Prevent Suicide in Young Adults
Our NIMH partners are the eyes, ears, and legs of our research-based messages concerning the understanding and treatment of mental illnesses.
Time: 00:03:14 | Size: 2.99 MB
Speaker: NIMH Partners
Description: NIMH Radio: Our NIMH partners are the eyes, ears, and legs of our research-based messages concerning the understanding and treatment of mental illnesses. In this podcast, meet the leaders of two advocacy groups that disseminate critical mental health information to at-risk groups of various ages.
Announcer: NIMH Radio from Bethesda.
Announcer: The National Institute of Mental Health works with advocacy groups throughout the nation… dedicated to the mission of preventing suicide in young adults- one of the major at risk groups for suicide. In recognition of Suicide Prevention Week, NIMH spoke with two such groups… including the New York based JED Foundation and its executive director Courtney Knowles.
Courtney Knowles/ JED Foundation: We're focused on really protecting the emotional health of college students and we do that by promoting mental health and working to prevent suicide. We just got, recently, data back from a research survey we did with MTV and the Associated Press and it found that 13-percent of today's college students have been diagnosed with a mental health issue. And amazingly, 10-percent of them… 10-percent of college students have a friend who attempted suicide during the last year.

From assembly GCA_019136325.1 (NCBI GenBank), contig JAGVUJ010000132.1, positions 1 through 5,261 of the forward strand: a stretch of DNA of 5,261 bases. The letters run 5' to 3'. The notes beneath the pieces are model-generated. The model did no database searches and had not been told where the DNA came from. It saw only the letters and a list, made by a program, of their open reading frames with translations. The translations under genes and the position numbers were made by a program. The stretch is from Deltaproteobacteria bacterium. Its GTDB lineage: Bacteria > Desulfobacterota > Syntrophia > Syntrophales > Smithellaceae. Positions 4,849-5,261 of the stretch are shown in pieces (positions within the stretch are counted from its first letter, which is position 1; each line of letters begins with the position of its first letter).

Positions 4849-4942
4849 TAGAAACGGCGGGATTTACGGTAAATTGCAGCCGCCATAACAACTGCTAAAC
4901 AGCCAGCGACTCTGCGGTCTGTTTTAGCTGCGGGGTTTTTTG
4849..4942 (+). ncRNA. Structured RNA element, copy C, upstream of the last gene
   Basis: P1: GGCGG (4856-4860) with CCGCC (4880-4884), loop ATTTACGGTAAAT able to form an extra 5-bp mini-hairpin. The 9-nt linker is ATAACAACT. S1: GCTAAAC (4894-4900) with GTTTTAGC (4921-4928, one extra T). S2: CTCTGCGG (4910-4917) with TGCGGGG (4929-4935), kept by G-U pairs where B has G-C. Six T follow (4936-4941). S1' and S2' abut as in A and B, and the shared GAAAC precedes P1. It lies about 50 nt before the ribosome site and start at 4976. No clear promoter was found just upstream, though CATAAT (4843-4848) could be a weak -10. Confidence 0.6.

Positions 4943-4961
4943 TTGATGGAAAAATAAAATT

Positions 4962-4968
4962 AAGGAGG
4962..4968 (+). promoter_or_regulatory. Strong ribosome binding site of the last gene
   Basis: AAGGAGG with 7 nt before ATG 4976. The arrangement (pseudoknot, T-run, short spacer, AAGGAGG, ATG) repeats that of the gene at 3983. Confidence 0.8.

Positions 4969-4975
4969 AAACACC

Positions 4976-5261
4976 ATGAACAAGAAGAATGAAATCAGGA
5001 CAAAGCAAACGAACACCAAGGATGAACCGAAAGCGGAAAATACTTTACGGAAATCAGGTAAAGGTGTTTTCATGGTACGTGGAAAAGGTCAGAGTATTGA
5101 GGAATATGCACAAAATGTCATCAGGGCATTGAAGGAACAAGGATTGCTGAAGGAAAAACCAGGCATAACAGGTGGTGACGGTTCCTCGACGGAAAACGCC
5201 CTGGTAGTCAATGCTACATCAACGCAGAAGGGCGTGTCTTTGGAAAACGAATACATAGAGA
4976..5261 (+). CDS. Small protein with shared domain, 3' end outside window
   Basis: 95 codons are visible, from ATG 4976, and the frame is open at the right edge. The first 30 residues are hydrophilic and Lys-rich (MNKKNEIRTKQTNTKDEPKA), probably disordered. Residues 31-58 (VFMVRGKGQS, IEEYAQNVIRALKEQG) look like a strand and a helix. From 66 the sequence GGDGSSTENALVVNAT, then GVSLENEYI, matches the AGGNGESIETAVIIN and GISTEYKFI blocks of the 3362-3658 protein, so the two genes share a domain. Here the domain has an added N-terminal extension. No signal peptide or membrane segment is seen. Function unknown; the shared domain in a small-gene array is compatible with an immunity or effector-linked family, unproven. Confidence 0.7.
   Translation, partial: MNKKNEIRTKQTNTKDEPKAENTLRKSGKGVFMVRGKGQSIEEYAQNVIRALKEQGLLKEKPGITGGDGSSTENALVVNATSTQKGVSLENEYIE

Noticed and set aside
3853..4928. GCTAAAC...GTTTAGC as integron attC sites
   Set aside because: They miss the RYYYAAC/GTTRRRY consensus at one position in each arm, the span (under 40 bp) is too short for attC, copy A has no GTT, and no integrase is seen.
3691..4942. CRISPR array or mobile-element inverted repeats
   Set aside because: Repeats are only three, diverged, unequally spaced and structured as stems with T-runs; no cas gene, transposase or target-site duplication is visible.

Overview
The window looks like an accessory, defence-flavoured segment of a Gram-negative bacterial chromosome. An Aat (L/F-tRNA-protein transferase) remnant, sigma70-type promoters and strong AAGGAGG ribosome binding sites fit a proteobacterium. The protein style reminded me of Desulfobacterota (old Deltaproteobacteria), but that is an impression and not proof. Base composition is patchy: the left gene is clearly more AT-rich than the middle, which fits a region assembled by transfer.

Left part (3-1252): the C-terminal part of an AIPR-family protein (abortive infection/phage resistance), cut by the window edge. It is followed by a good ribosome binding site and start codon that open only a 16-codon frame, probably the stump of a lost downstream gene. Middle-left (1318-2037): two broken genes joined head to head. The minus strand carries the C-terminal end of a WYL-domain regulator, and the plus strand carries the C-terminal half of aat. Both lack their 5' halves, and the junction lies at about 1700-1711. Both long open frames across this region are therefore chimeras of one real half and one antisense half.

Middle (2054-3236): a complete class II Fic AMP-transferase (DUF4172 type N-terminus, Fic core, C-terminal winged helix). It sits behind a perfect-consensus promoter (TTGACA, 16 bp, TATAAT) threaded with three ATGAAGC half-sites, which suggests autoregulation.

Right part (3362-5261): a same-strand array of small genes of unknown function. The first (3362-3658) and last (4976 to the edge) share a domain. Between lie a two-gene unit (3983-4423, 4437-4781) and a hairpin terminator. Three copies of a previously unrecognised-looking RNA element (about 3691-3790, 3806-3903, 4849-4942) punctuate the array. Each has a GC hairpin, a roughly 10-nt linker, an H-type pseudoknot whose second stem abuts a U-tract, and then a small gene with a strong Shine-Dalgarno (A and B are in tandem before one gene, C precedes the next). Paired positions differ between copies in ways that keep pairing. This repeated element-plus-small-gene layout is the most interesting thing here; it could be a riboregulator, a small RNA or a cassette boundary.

Announcer: This sense of urgency in reaching college age students… and their families… is shared by Alison Malmon- founder of the advocacy group Active Minds. For Alison, it became a personal mission after losing her brother to suicide. At the time, Brian Malmon was a junior at Columbia University...
Alison Malmon/ Active Minds: It's incredible. Suicide is the second leading cause of death among college students. People this age- people my age should not be dying and so… there are so many of those people taking their own lives.
Announcer: Active Minds and the JED Foundation share the belief there should be greater awareness of mental health issues on college campuses. And speak of meaningful action steps for parents, loved ones and friends….
Courtney Knowles/ JED Foundation: I think the first step for families is just understanding a little bit more about what some of the mental health problems are- what the warning signs are and being able to have open dialogue among your family about your thoughts and feelings-how you're doing. I think just opening those lines of communications are huge because then it's going to make it more likely, if your child's struggling, that they're going to speak up or reach out for help.
Announcer: To find out more about the National Institute of Mental Health's Outreach Partnership activities go to www.nimh.nih.gov.
Announcer: This is NIMH Radio.
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